By: Laila Page

COLOURS was founded as a magazine in 1991, as a response to the lack of progressive and educational materials around the conversation of HIV/AIDS.

Founded in 1991 by talented artists and writers of color and impacted by the devastating effects of HIV/AIDS in Philadelphia, COLOURS emerged. Centering on the Black and LGBTQ+ community and noticing a recognizable lack of sexual education and advocacy, these inventive individuals from COLOURS are currently taking action to fill this gap and change the future.

Jaulie “Joy” Chante (She/They), is the health and wellness coordinator at Colours. Their work consists of building community wellness for Philadelphia civilians through group meetings and activities.

“HIV is an issue that has been effecting Queer and Black and brown communities for years now, and disproportionally so. The ways in which HIV shows up in our community is not just a health issue, it’s also a sociological, an economical issue.”

“I support a lot of the programs that we do here with administrative work, like helping to write with regrants, or writing up activities to do or facilitating the actual programs themselves.”

Life on purpose just one of the community building meetings, Chante runs. This group sitting dedicates to help others with social and emotional skills as well as career skills like cover letters and resume workshops for example.

“COLOURS tries to be a safe space for anyone and everyone especially those marginalized groups. We do that by providing our very large community space; a community space that has computers able to be used at any point of the day. Then as far as programs that we have here; we have the Life On Purpose class, we also have a mens support group, were starting up our women support groups, and we have a LGBTQ+ gender inclusive support group called the “Unity Collective.”

“I also think what that means to me,” they add, “it means that everything we do here is incredibly important because even in the little things were just changing lives.”

Elijah Sumners, (He/Him), is also a COLOURS visionary. Sumners is the community engagement manager at the institution.

“We Establish community by first knowing that everyone here is welcome and in a safe space so that they can just be themselves, and outside these walls it’s difficult when everything is against you. Here, we try to make everyone feel like they are apart of something and that they matter here.”

Sumners is responsible for putting community support groups together run by licensed professionals for a open opportunity to feel comfortable to express your feelings, have an open dialogue and intentional conversations.

“We have fun stuff also, so like we do open mic nights, we have Rainbow Reads which is our book club. We try to balance it between the things that are really important stuff that we know they need, and things our community would find fun. We try to strike that balance so that there is something here for everyone.”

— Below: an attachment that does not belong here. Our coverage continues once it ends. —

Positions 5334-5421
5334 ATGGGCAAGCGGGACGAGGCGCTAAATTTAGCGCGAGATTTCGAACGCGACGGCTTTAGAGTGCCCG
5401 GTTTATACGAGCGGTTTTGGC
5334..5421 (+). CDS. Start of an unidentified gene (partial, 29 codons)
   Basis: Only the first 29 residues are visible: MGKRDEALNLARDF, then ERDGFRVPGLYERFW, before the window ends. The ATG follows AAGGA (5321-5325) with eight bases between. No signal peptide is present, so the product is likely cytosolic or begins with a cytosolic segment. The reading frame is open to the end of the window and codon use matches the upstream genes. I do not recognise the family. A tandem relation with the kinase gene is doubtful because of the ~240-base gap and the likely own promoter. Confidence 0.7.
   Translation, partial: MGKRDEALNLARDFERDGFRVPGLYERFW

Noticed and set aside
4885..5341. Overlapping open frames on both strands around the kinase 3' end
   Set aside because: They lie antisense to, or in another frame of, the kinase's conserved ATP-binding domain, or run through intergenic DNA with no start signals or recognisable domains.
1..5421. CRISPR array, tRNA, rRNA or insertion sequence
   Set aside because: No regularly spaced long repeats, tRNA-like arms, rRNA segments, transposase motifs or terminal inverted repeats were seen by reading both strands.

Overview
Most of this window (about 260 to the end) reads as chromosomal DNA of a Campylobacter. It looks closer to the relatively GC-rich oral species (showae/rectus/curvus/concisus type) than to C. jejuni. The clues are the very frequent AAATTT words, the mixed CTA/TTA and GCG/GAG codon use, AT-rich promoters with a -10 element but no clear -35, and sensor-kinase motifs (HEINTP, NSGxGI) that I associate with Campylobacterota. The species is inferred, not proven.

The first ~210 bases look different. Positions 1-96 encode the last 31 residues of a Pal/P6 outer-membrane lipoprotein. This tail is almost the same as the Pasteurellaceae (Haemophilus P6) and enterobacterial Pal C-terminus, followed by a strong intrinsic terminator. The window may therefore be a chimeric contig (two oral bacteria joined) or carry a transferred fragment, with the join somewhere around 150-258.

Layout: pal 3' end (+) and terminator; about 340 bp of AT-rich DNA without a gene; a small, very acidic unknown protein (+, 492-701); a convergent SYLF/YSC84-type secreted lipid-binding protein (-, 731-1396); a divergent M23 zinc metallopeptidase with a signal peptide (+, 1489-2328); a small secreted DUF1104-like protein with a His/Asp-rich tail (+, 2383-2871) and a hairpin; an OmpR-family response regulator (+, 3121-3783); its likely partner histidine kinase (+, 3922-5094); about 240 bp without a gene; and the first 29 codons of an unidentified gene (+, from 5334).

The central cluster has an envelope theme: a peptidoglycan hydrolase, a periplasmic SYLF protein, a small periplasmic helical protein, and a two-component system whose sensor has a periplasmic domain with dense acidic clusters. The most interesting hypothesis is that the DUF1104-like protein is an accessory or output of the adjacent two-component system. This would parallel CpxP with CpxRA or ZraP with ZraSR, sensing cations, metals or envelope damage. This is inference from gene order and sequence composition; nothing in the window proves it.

“There is a need for Black LBGTQ people to not only have organizations advocating for them but knowing that there are spaces for us in different places. I think it’s important we focus on black and brown communities because the Black LGBT community exists in the margins but also is at the intersections of a lot of oppression. It just makes it a complicated existence so anyway that we can help people navigate through that experience; that’s what we’re here for.”

COLOURS provides an environment where you can access knowledge, will, support, and gain strengths in all areas in your life. The mission of the institution has been executed successfully by helping hundreds of people and has room for one hundred more. COLOURS can be found on 1211 Chestnut St on the ninth floor.

One comment

  1. The article provides a compelling examination of the critical issue concerning HIV/AIDS awareness within the LGBTQ community. It offers an in-depth analysis of how the lack of awareness exacerbates the crisis faced by this community. By shedding light on this issue, the author highlights the urgency of addressing the unique challenges and barriers that LGBTQ individuals encounter in accessing HIV/AIDS education and prevention resources.

    Furthermore, the article underscores the profound impact of stigma, discrimination, and cultural factors on HIV/AIDS awareness among LGBTQ individuals. It delves into the complexities of navigating healthcare systems and seeking support within a societal landscape that often marginalizes and excludes LGBTQ populations.

    Moreover, the article advocates for tailored interventions and targeted outreach efforts that acknowledge the diverse experiences and needs within the LGBTQ community. It emphasizes the importance of fostering inclusive spaces and providing culturally competent care to effectively address the HIV/AIDS epidemic among LGBTQ individuals.

    In essence, the article serves as a poignant reminder of the imperative to prioritize LGBTQ-inclusive HIV/AIDS awareness initiatives. It calls for collaborative action from policymakers, healthcare providers, community organizations, and allies to bridge the gaps in awareness and support, ultimately striving towards a more equitable and accessible healthcare landscape for all individuals, regardless of sexual orientation or gender identity.

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